If you've ever overheard anyone talking about needing extra spoons, this probably isn't referring to the literal need for another teaspoon, but rather a reference to chronic illness. The concept of "needing extra spoons" refers to something people with chronic illness call The Spoon Theory. Imagine that a healthy person has an unlimited number of spoons, whereas a chronically ill person has to choose how they spend their spoons wisely with the limited energy they have. "When you are healthy, you expect to have a never-ending supply of 'spoons'. But when you have to now plan your day, you need to know exactly how many 'spoons' you are starting with" as Christine Miserandino, the creator of the Spoon Theory, explains. Simple self-care tasks such as getting ready for work, making breakfast, and a commute require spoons that an otherwise healthy person wouldn't even think of as taking up energy. The theory explains that "when your 'spoons' are gone, they are gone. Sometimes you can borrow against tomorrow's 'spoons', but just think how hard tomorrow will be with fewer 'spoons'."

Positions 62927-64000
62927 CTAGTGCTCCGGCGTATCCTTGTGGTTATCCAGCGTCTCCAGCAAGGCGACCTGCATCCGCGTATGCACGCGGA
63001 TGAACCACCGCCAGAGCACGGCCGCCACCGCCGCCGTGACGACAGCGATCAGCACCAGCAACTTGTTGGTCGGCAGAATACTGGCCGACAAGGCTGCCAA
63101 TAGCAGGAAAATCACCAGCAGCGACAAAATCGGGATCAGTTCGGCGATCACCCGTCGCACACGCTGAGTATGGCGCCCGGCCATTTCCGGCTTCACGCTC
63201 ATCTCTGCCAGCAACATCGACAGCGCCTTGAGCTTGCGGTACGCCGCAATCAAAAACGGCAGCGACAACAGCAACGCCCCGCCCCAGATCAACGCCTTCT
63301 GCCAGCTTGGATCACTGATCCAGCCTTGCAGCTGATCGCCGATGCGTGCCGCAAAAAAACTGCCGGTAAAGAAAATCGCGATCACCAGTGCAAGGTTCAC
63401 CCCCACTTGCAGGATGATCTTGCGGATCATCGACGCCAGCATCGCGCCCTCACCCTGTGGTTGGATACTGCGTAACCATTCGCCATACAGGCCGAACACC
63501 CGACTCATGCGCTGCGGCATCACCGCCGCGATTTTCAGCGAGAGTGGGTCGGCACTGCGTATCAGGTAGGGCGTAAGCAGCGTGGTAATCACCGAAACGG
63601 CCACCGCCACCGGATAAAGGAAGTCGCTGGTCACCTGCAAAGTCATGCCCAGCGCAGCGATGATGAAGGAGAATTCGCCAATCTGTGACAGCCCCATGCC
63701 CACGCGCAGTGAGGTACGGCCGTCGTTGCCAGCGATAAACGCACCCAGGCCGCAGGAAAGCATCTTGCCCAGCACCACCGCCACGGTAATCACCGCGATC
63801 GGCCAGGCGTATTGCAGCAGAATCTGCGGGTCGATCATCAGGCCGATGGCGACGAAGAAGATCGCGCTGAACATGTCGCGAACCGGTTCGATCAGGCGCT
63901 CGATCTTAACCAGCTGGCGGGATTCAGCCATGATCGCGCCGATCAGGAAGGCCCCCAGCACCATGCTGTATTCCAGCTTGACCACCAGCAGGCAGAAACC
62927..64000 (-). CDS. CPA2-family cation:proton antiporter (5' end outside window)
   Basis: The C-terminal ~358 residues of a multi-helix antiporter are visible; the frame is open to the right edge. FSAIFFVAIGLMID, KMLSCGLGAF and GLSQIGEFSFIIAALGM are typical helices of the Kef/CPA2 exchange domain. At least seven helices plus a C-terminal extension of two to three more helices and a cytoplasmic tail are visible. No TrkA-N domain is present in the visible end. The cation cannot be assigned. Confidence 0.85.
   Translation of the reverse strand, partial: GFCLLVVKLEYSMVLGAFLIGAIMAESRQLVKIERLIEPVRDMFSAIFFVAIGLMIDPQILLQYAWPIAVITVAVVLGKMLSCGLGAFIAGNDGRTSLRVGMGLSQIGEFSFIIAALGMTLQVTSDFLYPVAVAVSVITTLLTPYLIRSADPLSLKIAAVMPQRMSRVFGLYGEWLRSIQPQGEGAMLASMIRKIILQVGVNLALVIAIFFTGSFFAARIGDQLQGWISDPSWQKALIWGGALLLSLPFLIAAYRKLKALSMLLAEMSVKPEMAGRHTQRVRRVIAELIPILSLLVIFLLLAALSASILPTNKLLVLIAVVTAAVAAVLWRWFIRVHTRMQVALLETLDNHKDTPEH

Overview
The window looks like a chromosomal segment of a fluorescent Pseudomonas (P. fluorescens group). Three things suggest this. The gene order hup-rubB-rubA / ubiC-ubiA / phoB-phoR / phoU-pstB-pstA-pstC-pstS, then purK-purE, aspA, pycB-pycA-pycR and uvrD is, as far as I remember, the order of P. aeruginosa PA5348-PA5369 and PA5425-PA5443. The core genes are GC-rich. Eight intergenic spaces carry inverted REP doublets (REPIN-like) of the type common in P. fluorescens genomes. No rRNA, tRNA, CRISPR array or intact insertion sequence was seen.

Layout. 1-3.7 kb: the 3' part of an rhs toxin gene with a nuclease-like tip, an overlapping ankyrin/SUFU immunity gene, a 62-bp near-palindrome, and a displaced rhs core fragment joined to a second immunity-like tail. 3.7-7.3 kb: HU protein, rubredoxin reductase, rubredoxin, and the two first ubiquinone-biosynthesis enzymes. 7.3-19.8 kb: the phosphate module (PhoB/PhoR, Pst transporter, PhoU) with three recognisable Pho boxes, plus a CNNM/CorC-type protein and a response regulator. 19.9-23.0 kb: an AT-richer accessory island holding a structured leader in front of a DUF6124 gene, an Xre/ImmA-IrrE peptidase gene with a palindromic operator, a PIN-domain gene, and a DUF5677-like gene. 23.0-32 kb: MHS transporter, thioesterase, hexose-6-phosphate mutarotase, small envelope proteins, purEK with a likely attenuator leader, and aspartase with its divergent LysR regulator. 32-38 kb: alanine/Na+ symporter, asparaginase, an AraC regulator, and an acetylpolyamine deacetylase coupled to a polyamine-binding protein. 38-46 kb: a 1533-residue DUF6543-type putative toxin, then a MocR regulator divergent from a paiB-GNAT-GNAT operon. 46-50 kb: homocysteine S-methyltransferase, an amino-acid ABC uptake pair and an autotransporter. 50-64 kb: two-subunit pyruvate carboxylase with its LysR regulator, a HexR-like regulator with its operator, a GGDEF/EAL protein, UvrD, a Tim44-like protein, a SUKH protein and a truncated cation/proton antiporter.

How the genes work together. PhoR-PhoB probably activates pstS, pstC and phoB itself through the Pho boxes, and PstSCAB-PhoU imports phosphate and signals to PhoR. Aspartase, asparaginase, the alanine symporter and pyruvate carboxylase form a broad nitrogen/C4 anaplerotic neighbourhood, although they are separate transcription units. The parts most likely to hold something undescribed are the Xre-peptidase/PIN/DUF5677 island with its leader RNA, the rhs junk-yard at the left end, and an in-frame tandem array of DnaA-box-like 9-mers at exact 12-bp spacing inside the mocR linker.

This theory has resonated with the community of chronically ill people who often refer to themselves as spoonies. We recently saw Paris Jackson and Macaulay Culkin get tattoos to symbolise this struggle. Read on to see other ways people have permanently marked their personal struggles with chronic illness.